One post in the entire month of February? I know, right?! The truth is, I've been pretty checked out of everything. I tell most people that what I'm in right now is a "funk"; more accurately, I'm in the midst of a depressive episode.
I've suffered from major depressive disorder most of my life, sprinkled with bits of generalized anxiety and post-traumatic stress. I've been in and out of therapy for what feels like forever, and up until about a year ago, I could have sworn the stuff would never work for me. Fortunately I am in treatment, and I have a rad therapist. Which brings me to wonder, why in the hell did I decide to be a therapist?
At NYU, we had a presentation that kicked off our professional development day, and a few of the speakers touched on the topic of secondary trauma. It got me thinking a lot about how I've been processing stress. My placement aside, I've been experiencing a lot of loss in my personal life. That coupled with the stories I have to hear and process at work--it's a lot for me to handle being only 5 months into this gig. It makes perfect sense too, because as studies have shown, listening to traumatic stories will cause trauma for the listener--or secondary trauma.
For the month of February, I really disconnected from a lot of this social work stuff. It's not to say I've been up to nothing--more on that later. I really need a chance to recharge my batteries, to get myself up and running again post-burn out. This whole situation though has me wondering--if I am struggling this month during grad school, what is my career going to be like? How can I possibly hold down a job? How can I ethically allow my patients to count on me when I could at any moment spiral into another depressive episode and need to take this time to recharge? Recharging and time away from things is absolutely vital for my depression. How do I prepare my clients for this without causing doubt in their minds about quality of treatment or going a little deep in the self-disclosure wing?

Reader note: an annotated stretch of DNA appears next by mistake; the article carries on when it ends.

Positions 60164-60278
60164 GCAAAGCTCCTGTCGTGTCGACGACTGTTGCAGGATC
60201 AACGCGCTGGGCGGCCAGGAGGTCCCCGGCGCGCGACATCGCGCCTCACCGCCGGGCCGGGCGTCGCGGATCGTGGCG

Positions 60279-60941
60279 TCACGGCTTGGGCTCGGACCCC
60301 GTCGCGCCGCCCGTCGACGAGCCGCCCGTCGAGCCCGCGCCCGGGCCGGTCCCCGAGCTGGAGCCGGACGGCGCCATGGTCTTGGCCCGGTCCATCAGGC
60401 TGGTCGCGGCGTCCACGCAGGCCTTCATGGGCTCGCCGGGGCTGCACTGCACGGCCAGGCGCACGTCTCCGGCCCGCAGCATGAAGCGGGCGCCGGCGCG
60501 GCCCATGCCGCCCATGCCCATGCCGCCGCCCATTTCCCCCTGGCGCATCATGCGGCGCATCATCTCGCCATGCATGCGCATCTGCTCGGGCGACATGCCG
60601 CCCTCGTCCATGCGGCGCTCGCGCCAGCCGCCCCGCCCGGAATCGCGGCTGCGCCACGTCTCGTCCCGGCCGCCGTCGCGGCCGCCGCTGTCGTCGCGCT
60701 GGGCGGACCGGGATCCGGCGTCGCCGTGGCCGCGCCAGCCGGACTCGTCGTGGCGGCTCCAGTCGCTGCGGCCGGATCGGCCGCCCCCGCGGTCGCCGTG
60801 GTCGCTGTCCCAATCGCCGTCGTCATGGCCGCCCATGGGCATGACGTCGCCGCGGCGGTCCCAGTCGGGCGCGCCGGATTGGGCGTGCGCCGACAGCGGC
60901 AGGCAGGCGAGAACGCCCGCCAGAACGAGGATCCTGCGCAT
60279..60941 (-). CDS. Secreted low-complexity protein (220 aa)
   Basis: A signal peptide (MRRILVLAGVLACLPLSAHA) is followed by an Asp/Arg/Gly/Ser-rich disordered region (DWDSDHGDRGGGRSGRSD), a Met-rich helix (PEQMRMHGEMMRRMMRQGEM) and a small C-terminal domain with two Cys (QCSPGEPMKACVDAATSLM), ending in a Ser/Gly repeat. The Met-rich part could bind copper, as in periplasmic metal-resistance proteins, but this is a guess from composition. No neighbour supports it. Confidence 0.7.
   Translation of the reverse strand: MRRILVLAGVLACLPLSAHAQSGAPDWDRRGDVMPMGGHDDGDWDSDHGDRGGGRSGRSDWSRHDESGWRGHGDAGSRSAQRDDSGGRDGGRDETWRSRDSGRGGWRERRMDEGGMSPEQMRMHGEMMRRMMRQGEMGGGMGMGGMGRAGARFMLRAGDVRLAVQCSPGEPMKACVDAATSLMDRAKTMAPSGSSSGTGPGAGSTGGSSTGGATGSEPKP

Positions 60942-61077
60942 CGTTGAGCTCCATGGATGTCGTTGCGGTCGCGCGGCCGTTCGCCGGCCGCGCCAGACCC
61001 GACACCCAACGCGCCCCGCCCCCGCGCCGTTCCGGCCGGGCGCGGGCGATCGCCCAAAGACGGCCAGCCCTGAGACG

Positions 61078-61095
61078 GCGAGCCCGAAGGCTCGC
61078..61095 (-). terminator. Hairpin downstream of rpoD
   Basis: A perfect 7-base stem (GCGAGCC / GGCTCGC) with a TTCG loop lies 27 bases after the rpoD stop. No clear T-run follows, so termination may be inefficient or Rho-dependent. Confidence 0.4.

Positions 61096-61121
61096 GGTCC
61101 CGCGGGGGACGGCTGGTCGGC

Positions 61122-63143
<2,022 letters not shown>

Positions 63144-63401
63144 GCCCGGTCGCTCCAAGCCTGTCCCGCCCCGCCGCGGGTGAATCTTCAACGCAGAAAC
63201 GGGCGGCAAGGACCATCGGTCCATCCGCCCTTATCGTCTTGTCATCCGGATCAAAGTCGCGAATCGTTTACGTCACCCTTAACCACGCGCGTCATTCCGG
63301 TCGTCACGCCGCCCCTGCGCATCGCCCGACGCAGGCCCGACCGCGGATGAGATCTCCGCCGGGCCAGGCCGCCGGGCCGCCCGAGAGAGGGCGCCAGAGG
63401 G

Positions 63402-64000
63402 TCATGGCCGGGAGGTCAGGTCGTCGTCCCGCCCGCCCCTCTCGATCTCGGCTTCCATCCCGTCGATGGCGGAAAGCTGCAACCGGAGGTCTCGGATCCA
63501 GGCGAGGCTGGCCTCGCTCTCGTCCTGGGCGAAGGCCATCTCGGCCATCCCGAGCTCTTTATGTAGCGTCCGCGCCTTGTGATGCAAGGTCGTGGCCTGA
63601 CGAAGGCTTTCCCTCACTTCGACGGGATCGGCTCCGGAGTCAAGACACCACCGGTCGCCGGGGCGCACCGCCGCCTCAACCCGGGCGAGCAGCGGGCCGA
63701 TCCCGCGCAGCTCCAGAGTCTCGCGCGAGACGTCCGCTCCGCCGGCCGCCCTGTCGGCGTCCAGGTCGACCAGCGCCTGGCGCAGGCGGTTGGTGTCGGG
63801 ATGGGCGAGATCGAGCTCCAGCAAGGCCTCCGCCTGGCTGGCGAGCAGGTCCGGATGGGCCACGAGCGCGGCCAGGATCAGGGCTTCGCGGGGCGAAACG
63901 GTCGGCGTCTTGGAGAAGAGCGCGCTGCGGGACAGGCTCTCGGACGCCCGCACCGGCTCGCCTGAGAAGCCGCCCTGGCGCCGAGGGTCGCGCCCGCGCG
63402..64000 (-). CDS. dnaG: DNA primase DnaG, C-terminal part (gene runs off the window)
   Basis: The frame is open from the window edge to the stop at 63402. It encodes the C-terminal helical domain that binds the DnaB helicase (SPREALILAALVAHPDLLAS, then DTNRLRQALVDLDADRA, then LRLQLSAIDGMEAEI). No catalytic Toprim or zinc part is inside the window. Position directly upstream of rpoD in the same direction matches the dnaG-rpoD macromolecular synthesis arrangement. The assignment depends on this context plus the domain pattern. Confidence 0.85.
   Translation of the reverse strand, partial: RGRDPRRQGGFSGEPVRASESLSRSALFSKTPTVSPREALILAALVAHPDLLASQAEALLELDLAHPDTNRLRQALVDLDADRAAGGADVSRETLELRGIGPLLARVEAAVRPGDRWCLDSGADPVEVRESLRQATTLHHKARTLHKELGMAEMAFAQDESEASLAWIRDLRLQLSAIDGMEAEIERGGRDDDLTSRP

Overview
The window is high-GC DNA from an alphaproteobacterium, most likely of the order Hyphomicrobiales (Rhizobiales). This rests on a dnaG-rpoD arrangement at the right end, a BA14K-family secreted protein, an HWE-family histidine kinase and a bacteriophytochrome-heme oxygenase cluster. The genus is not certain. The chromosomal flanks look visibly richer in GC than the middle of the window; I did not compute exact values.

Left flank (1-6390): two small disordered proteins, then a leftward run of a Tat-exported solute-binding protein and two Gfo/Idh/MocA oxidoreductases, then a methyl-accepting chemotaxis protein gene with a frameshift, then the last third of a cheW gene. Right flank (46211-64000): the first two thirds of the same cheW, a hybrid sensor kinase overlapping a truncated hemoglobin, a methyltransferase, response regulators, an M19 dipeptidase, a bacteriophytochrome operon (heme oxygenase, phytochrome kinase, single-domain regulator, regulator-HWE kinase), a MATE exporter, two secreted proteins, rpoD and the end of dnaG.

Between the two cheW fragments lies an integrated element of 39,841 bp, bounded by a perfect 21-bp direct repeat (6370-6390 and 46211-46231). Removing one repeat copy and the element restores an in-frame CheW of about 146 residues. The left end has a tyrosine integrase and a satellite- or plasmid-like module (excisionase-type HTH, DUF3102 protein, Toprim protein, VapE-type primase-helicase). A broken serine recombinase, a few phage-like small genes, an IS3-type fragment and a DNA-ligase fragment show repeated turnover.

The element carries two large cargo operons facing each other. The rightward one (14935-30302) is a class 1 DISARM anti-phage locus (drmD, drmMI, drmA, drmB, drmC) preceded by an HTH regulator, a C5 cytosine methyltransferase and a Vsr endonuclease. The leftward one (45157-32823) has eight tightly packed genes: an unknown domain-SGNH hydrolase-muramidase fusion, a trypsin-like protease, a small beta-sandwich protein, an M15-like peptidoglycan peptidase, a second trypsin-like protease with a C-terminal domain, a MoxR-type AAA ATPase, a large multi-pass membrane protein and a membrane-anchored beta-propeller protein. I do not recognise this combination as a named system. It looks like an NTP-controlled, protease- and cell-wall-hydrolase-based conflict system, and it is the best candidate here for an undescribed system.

Sometimes I wonder, maybe I shouldn't be a social worker.
But the reality is, there isn't much else I can do. First, I would be doing social worky type of work regardless of whether or not I was a social worker. At least this way I can get paid for it. Secondly, what field besides social work is going to be as accommodating to mental illness? Can you see me walking up to an investment banker boss and saying "Yo boss, I have this disability that you can't see, and I swear I'm not lazy, but I really need some time off to get my shit together." Oh hell no! I'd be fired on the spot. I won't even get into right now about how being fat complicates my depression in so many ways. In the health advocacy and social work scene, my disability, while sometimes misunderstood, is still respected. Most everywhere I've dealt with this has been willing to work something out. So I guess, really, I'm in the best possible spot.
That doesn't mean I am going to stop thinking about these issues. Dealing with your own mental health issues as a social worker I think is a really unique thing. I am really fascinated about how to best approach this with client relationships. Do any of you have experience with this sort of thing? How did you approach it? If you don't have experience with this necessarily, how do you approach needing to temporarily break a client relationship, due to health issues or a death in the family or anything that will cause you to be away for some time? How do you do that without damaging the relationship?